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Three Things ‘A Christmas Story’ Reminds Us 35 Years Later

By: Teresa Mull

As you gather round to open Christmas gifts, cook Christmas dinner, and spend time with loved ones today, there’s a good chance “A Christmas Story” is on TV in the background.

The classic Christmas movie, which TBS and TNT play as a 24-hour marathon beginning on Christmas Eve, was released 35 years ago, when gun grabbers were less aggressive, and a child could wish for and receive – gasp! – a gun for Christmas, and not be considered dangerous.

There will likely come a time, not long now, when “A Christmas Story” starts triggering people and is outlawed from public viewing. (One town in Iowa has already passed an ordinance banning toy guns.)

Watch and enjoy this historically poignant film and remember, as you do, that:

Ralphie’s first notion of gun ownership involves self-defense
Ralphie Parker, the little boy whose obsession with owning an “official Red Ryder carbine-action, two hundred shot range model air rifle with a compass in the stock, and this thing which tells time,” fantasizes about what he’ll do with the gun once it’s his. His first daydream shows him defending his family against a hoard of robbers.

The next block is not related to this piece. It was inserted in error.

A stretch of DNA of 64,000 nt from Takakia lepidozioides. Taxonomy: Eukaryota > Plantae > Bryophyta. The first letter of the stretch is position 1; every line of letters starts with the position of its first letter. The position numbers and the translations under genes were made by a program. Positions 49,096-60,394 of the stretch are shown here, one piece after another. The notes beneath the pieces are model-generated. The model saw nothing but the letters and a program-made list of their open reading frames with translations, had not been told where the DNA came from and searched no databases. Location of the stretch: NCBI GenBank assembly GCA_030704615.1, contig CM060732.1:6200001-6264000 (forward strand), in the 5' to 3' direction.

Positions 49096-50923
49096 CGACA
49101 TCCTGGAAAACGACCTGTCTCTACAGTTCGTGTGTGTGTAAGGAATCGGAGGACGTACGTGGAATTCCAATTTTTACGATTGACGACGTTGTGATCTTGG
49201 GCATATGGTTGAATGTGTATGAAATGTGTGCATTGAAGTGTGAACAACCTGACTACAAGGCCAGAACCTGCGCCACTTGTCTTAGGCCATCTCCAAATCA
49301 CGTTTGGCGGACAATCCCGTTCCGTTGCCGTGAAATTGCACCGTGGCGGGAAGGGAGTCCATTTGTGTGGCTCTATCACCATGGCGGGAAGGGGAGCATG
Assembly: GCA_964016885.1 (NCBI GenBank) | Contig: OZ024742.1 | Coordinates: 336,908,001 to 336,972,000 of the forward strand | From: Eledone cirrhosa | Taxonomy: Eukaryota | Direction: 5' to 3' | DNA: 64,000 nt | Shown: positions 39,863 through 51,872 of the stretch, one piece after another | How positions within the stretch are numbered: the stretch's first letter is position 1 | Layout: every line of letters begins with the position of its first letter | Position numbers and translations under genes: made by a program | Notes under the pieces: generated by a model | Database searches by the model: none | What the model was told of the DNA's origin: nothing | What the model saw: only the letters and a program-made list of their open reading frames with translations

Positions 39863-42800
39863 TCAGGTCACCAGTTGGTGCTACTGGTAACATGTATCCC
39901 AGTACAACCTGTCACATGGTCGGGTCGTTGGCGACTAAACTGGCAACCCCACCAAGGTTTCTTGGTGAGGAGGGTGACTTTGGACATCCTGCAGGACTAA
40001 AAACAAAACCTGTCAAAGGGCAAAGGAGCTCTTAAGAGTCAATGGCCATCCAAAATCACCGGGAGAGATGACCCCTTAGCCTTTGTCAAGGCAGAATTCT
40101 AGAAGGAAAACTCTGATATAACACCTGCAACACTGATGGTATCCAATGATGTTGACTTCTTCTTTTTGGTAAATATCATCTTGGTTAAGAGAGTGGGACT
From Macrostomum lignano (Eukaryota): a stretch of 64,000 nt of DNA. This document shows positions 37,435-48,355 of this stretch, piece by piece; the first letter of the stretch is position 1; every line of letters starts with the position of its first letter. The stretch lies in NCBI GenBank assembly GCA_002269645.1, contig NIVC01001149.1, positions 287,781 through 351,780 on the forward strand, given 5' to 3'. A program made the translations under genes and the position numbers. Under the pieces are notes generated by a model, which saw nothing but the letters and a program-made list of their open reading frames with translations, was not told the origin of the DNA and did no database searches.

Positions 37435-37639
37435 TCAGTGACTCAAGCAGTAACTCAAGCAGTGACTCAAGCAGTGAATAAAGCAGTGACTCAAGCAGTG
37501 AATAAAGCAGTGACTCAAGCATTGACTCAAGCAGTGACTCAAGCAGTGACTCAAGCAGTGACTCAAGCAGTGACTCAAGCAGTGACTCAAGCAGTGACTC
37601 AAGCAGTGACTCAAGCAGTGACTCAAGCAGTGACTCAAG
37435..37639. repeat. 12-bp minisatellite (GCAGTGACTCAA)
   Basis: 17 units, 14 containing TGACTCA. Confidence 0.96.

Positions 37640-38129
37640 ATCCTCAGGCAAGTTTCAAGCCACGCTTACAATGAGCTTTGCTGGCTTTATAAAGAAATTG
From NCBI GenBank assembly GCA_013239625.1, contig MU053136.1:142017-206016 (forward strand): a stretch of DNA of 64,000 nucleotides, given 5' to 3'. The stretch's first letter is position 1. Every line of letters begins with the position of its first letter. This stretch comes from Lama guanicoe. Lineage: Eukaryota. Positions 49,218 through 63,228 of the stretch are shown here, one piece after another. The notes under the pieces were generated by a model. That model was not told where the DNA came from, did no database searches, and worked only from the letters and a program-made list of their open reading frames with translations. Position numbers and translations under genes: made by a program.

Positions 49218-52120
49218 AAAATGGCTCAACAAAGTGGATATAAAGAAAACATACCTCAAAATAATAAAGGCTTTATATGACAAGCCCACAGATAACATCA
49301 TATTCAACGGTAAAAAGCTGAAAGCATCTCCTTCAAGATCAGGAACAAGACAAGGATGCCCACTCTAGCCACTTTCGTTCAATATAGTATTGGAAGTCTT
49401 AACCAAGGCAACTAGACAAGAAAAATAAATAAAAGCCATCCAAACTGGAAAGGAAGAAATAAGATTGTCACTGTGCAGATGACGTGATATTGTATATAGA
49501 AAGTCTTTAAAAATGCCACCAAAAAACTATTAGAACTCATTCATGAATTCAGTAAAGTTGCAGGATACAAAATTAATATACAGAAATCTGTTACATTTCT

The next time you hear someone calling for more gun control, ask him what he would do if “creeping marauders [were] burrowing through the snow toward the kitchen where only you and you alone stand between your tiny, huddled family and insensate evil.”

Uhm, Castle Doctrine anyone?

Gun culture bonds people
Ralphie’s father teaches him how carefully to load the new gun he surprises his disappointed son with.

“I had one when I was eight years old,” the father explains to the agitated mother, reliving with giddy nostalgia the same joy he himself felt as a young boy when he first handled a BB gun.

Gun culture involves numerous sensory experiences; the smell, touch, and physical memories of shooting and handling a firearm bonds people in a way that's unlike other pastimes.

Safety first!
Ralphie, of course, doesn’t actually shoot his eye out, but he does suffer an injury brought on by negligence. It’s lucky for Ralphie that he was wearing glasses, and his near-miss reminds us that gun-related injuries are mostly a result of ignorance and/or carelessness.

Be safe and have fun!

Teresa Mull is editor of Gunpowder Magazine. Contact her at teresa@gunpowdermagazine.com.

Disclaimer: The views expressed in this article are those of the author and do not necessarily reflect those of Gunpowder Magazine.